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The Future History of Net Neutrality

By 30 March 2011 2 Comments

While working on a non-DigSoc project, I ran across this statement from the Association of American Railroads:

The U.S. rail model is of “vertical integration,” in which a railroad generally both owns the track and operates trains over that track. The efficient U.S. model has resulted in huge productivity gains, sharply lower average rail rates, and massive reinvestment by railroads back into their systems.

• In fact, from 1980 through 2009, U.S. freight railroads reinvested more than $460 billion — more than 40 cents out of every revenue dollar — back into their networks.

• The main alternative to the vertical integration model is the “open access” model, in which multiple railroads operate over tracks they do not own. The right-of-way is owned by the government or a government-approved manager.

• When Argentina and Mexico restructured their rail industries, an “open access” regime was initially considered but met with an overwhelmingly negative response from potential investors who were not interested in committing funds to railroads if competitors could appear at any time and capture the economic benefits of those investments. Investors realized that in a capital-intensive industry like railroading, “open access” simply entails too much risk for private investment.

• Investors also recognized that “open access” would make it more difficult to operate a railroad efficiently and profitably due to government interference and a lack of coordination between infrastructure investment decisions and operational goals.

• Where open access has been implemented, additional rail-to-rail competition has been slow to develop and problems have abounded. As Mercer Management Consulting, a firm deeply involved in rail restructurings all over the world, testified at a U.S. Senate hearing, “No country has been successful in implementing [open] access without providing significant and, in some cases, unexpected government subsidy of rail service.”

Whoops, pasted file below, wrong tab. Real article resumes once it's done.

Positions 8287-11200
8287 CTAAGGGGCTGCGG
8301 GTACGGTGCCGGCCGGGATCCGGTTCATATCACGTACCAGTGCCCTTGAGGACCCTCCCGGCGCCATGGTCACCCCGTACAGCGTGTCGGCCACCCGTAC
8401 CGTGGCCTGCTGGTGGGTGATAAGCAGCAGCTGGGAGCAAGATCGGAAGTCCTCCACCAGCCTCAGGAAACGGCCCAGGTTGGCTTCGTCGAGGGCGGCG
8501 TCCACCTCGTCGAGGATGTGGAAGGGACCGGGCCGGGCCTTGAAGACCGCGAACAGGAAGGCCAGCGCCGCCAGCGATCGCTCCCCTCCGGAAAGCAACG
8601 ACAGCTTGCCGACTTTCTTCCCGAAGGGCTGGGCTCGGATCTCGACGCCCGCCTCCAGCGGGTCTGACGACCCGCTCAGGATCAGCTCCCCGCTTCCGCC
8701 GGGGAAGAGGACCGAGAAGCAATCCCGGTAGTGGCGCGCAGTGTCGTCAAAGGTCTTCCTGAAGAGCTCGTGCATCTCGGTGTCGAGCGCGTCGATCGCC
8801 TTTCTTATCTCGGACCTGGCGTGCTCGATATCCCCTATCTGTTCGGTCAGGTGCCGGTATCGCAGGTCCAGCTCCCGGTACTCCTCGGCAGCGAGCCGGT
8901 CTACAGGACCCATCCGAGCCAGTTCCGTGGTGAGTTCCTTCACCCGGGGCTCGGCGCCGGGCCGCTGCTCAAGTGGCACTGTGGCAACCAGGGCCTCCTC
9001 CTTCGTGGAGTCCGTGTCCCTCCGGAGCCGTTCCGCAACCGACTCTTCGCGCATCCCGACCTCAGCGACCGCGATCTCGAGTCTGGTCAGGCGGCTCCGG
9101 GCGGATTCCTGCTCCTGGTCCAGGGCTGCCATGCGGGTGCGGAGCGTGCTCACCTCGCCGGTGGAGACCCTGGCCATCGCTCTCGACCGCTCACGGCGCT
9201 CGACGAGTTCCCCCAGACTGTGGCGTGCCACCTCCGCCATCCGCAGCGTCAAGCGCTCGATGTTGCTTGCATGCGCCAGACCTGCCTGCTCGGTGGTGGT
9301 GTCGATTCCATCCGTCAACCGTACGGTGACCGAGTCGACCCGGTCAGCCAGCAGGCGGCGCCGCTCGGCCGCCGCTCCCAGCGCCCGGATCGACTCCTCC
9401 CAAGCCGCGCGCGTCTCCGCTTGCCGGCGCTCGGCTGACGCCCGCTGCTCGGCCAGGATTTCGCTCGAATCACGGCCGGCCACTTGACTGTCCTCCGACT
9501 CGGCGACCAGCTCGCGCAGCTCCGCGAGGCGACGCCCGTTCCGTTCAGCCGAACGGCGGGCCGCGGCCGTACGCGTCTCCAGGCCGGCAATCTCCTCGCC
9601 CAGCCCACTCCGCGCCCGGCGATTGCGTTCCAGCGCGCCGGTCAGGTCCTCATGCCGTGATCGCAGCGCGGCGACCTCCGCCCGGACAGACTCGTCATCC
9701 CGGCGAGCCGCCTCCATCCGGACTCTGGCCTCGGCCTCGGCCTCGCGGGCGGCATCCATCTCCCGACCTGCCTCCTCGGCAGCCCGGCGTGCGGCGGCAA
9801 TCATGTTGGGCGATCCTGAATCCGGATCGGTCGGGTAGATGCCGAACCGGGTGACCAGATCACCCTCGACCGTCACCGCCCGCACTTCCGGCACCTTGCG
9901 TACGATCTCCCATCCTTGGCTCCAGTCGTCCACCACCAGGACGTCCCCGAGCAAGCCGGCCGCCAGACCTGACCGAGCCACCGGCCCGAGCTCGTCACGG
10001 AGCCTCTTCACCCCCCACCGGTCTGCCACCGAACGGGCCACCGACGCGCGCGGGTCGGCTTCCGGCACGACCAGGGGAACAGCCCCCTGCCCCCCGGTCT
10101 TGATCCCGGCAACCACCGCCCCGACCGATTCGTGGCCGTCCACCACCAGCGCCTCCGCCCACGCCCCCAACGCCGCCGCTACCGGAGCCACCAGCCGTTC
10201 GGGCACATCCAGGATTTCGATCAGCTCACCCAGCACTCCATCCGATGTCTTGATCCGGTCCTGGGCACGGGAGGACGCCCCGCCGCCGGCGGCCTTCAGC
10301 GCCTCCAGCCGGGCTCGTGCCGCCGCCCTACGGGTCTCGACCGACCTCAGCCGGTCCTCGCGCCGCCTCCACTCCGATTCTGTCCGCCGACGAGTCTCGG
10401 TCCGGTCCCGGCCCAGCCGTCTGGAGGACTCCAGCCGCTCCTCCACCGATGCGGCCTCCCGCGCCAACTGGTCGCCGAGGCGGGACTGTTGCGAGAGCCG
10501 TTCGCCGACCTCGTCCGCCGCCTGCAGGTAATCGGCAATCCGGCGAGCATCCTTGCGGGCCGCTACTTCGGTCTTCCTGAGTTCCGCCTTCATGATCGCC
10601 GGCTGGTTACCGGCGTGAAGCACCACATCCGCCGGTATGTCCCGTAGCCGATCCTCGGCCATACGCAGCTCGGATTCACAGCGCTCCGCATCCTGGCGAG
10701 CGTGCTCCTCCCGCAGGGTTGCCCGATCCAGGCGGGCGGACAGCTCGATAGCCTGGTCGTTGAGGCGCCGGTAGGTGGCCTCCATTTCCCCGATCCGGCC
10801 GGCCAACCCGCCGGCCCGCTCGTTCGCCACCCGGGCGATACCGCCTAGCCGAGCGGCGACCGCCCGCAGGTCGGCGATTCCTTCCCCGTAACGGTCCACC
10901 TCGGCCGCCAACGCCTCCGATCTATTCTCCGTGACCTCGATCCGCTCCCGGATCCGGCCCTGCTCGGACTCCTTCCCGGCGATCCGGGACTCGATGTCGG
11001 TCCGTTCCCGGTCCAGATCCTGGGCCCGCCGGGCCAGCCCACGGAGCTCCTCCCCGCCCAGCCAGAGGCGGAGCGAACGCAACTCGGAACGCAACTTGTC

It may seem that transporting bits is a lot different from transporting coal and machinery, but there are many commonalities among different types of networks, and one of the failures of the net neutrality movement is its lack of interest in learning from experience in other areas.

Abandoned railroad tracks from scmikeburton’s photostream.


  • Seth Finkelstein said:

    Actually, I think you’ve just given a very strong argument in the net neutrality movement’s favor. You’ve just provided evidence that these sorts of argument are generic from would-be monopolists. You do know the history of railroad companies as monopoly rent-seekers, right? It was quite an issue back in US history.

  • James DeLong (author) said:

    On the one side, the railroads were monopoly rent seekers, and on the other the shippers tried to drive the price down to marginal cost, which meant the railroads could not recover capital cost. Don’t forget that most RRs went bankrupt at one time or another, and that the ICC was created eventually because both the RRs and the shippers wanted it.

    For more on the connections, see my piece a couple of years ago in The American – “Avoiding a Tech Train Wreck.”

    One of my criticisms of my side in the current debate is that it assumes that the regulators of the late 18th/early 19th century period were stupid — they weren’t. They faced real problems and solved them as best they could, but the solutions led to other problems, which required the dereg movement, which in turn creates new problems.

    The pro-reg side of the argument is even more obtuse, though, since it simply ignores the incentives created by every regulatory system.

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